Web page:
Donna Metler
Track

This session will give educators a bit of background into cognitive asynchronity (giftedness), how it can be demonstrated in the 0-7 age range, and strategies for reaching these students in a classroom setting while not losing the rest of the group.


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General Session: Craig Woodson: "A World Orchestra You Can Build Program"

Craig Woodson
Track

Dr. Woodson will present his ‘World Orchestra You Can Build’ program on making and playing twelve instruments from around the world. This entertaining presentation includes continuous audience participation and includes how music originated with animals sounds and food technology. To conclude, each audience member will make and play the five-in-one ‘Drumpet’, a combination drum, trumpet, scraper, bonker, and string instrument — a ‘composite’ lesson that includes composition and conducting.


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General Session: Carol Penney: "In This Circle Dance Together"

Carol Penney
Track

Music experiences in early childhood can drastically change the lives of the 133 million children born in the world each year. As music educators, our collective mission is to bring music to children. We are all working to make the world better…for children…for families….for the future. We are all inside this circle of caring, together. We are all making a very similar—and powerful—difference in the circles within our own communities. We all believe in the power of music to make a difference.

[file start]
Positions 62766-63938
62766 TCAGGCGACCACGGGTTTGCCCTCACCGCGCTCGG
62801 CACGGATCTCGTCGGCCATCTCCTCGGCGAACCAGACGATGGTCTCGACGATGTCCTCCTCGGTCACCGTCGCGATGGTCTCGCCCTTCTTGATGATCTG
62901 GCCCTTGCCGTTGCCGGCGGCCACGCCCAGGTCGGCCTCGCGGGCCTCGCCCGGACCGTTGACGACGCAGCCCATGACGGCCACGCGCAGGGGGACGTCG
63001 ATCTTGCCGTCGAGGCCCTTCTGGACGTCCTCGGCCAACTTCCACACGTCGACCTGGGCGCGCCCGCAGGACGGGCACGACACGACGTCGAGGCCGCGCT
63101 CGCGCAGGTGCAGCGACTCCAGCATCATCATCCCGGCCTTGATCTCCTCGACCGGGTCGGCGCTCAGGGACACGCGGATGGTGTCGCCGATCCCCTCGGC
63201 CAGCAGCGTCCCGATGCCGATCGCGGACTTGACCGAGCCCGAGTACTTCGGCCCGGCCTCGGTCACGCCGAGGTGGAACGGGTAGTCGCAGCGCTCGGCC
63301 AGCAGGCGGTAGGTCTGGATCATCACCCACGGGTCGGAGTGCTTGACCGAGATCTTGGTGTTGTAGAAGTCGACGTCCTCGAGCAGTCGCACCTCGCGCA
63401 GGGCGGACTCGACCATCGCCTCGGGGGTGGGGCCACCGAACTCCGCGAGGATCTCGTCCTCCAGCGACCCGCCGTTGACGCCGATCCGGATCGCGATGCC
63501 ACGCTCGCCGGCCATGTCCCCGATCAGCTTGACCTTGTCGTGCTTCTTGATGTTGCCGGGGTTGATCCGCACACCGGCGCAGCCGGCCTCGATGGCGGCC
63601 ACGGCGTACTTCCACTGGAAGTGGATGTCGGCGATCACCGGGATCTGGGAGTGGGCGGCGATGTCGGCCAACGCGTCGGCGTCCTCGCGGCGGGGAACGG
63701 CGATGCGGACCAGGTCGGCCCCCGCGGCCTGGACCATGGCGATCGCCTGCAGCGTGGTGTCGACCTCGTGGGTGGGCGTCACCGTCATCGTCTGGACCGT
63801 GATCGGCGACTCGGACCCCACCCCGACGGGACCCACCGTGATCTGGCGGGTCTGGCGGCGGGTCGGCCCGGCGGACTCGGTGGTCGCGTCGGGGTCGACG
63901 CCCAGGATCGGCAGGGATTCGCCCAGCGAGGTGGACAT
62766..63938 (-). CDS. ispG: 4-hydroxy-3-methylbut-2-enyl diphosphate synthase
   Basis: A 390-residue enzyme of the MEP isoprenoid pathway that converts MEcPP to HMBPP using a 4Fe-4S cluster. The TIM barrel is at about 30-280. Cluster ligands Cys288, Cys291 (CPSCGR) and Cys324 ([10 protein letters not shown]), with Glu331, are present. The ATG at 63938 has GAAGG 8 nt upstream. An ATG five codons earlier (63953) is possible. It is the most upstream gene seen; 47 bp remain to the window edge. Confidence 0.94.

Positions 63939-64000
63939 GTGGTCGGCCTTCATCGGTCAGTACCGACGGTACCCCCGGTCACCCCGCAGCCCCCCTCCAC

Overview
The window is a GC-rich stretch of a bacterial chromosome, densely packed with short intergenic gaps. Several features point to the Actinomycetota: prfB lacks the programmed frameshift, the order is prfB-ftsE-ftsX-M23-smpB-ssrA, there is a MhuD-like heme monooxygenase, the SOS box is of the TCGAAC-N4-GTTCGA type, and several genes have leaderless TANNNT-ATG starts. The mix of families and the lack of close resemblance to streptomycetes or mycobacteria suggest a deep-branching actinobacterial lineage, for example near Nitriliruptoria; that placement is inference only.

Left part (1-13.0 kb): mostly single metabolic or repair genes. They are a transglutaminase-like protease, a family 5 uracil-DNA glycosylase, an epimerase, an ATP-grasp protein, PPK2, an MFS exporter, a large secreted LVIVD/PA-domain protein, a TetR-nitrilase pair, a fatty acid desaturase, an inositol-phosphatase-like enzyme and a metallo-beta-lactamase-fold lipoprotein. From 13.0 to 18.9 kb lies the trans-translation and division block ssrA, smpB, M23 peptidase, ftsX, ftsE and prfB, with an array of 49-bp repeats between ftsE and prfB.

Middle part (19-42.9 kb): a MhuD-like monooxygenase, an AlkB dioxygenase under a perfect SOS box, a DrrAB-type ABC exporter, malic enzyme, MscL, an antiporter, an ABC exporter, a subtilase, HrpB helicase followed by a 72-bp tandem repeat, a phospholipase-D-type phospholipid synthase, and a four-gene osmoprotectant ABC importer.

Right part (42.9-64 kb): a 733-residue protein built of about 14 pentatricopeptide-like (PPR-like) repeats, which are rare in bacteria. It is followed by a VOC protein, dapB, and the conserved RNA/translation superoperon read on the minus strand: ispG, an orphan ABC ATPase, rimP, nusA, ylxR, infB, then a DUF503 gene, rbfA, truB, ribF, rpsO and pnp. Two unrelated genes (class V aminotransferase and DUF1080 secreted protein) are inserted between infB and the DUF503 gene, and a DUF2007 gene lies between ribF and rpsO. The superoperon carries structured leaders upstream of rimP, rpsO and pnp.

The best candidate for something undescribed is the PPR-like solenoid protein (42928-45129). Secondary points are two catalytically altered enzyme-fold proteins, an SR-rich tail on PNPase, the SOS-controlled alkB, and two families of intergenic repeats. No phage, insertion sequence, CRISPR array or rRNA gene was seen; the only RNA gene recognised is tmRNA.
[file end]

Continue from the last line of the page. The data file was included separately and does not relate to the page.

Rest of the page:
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Breakout Session: Jill Trinka: "Great Repertoire for Children Ages 3-6"

Jill Trinka
Track

This session is a continuation of Sunday night’s general session. Participants will learn additional repertoire as they investigate ways to plumb the depths of rhymes and songs so as to recycle repertoire within a spiral curriculum to address different pedagogic purposes. Specific examples of the numerous functions a single piece can fulfill will be presented. Further emphasis will be on identifying curricular goals, concepts, and skills.


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Planning Musical Experience in Early Childhood

Sylvia Munsen
Pedagogy Track
1 of 3 required sessions for CMTE 2 - see other required sessions